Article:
SPA DOCTOR: How I warmed to deep-freeze booster

SPA DOCTOR: How a cryotherapy chamber can help you help you battle through a bad bout of jet-lag


After a two-week holiday hiking in Central America, my poor legs were so weary and heavy that I could barely walk up a flight of stairs. I was also battling a bad bout of jet-lag.


In need of an energy boost, I turned to KXU, a West London fitness studio and spa favoured by both Prince Harry and Princess Beatrice.

In addition to running a host of fitness classes, KXU boasts a cryotherapy chamber. Popular with A-list celebrities such as Jennifer Aniston, it exposes the body to extremely cold temperatures in an effort to stimulate healing.

According to fans, a session aids muscle recovery, provides an energy boost and triggers a rush of endorphins.

Braving the cold: Cryotherapy chambers are said to aid healing and help with fatigue


I must admit I was nervous before stepping inside the sealed chamber. I’m someone who feels the cold anyway and will sit in the office wrapped in a shawl to shield myself from the air-conditioning. So the idea of stripping down to a pair of shorts and sports bra to brave a temperature of minus 85C was slightly terrifying.

Fortunately, I was given some high-tech gear to keep my extremities warm. I popped on thick gloves, a headband, thermal shoes and a mask to protect my nostrils.

The chamber itself looked a bit like a shower cubicle, albeit a very fancy one. I dashed inside and the clock on my three-minute treatment (£95) started. It might not sound like much time, but exposing the body to these temperatures for longer can be risky. Just a few minutes is enough for people to feel the benefit.

There was no denying it was bitterly cold inside but, surprisingly, it was nowhere near as bad as I feared. In fact, the treatment was invigorating.

As music blasted through the speakers, I realised I was rather enjoying myself. My instructor – standing on the other side of the door – encouraged me to keep moving and dance along.

I adopted a strange shuffle, akin to a penguin, and bopped along to the beat.

Afterwards, stepping outside into the warmth, the rush was exhilarating. I felt energised, my foggy head seemed clear, and my legs a little less sore. If only more days could start like this.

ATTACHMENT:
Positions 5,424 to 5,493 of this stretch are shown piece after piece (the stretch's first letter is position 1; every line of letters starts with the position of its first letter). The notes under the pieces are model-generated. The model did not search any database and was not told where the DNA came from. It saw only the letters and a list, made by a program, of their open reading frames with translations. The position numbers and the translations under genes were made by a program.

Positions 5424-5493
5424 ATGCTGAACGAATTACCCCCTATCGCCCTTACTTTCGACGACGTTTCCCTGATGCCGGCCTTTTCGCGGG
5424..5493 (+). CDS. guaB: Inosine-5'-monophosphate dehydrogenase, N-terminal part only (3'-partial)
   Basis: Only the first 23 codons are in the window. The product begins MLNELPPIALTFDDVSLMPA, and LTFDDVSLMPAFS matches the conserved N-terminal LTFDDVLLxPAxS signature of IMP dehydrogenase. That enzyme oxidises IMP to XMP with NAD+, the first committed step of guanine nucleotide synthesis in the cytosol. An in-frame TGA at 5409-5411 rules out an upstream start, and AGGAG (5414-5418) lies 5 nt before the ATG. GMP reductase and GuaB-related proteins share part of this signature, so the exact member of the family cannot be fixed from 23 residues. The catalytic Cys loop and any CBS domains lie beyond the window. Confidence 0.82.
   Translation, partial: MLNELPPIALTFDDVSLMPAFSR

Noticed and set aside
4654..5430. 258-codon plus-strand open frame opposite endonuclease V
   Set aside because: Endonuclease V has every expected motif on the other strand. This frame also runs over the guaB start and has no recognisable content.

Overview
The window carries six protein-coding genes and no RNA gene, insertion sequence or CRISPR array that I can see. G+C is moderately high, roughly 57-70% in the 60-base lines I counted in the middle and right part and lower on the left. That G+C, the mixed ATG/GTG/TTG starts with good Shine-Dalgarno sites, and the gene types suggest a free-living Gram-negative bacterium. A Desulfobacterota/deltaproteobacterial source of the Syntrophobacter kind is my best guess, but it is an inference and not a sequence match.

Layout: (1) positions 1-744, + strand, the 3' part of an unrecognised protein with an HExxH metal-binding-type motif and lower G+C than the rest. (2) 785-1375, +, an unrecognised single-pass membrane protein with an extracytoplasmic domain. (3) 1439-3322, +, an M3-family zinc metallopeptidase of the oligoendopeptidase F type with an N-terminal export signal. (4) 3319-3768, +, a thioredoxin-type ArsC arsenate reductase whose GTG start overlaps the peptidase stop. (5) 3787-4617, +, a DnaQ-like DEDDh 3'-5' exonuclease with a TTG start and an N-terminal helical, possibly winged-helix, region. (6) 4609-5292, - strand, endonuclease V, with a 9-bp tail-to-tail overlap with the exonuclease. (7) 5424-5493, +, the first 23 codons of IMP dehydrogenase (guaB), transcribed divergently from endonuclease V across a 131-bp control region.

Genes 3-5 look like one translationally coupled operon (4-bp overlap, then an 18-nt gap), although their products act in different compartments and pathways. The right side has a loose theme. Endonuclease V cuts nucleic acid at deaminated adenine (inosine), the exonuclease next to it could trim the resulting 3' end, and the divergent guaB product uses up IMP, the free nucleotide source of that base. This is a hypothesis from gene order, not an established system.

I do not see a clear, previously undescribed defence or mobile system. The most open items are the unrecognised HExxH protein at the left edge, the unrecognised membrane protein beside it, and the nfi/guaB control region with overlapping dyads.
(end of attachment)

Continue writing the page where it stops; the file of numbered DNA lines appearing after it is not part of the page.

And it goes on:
What’s the difference between measles and German measles? 

Measles is a highly infectious viral illness, which often begins with a cough and cold symptoms such as a high temperature, runny nose and sore eyes. A rash of small reddish-brown spots often appears about two to four days later.

There’s no treatment, but symptoms will usually clear up after a week.

Measles is a highly infectious viral illness, which often begins with a cough and cold symptoms such as a high temperature, runny nose and sore eyes (file image of child with measles) 

German measles, also known as rubella, is highly infectious too, but much rarer. It also causes a rash, which is usually red or pink and spotty, and can be accompanied by symptoms including aching joints.

Infected patients mostly get better in a week, but it can be very serious if you catch it while pregnant.

The MMR vaccination routinely given to children will protect against both measles and rubella.

Health hacks: Do you get sleepy during a long drive? 

Don’t just rely on coffee – you need a mini-snooze too. Studies have shown that drinking a cup of black coffee, followed by a 20-minute snooze, will keep you alert for the longest time possible.

Yes please

LE LABO Camphor Balm, £19

Apply this rich, fragrant cream – abundant in calming eucalyptus and camphor – to pressure points and take a series of deep breaths for instant stress relief.


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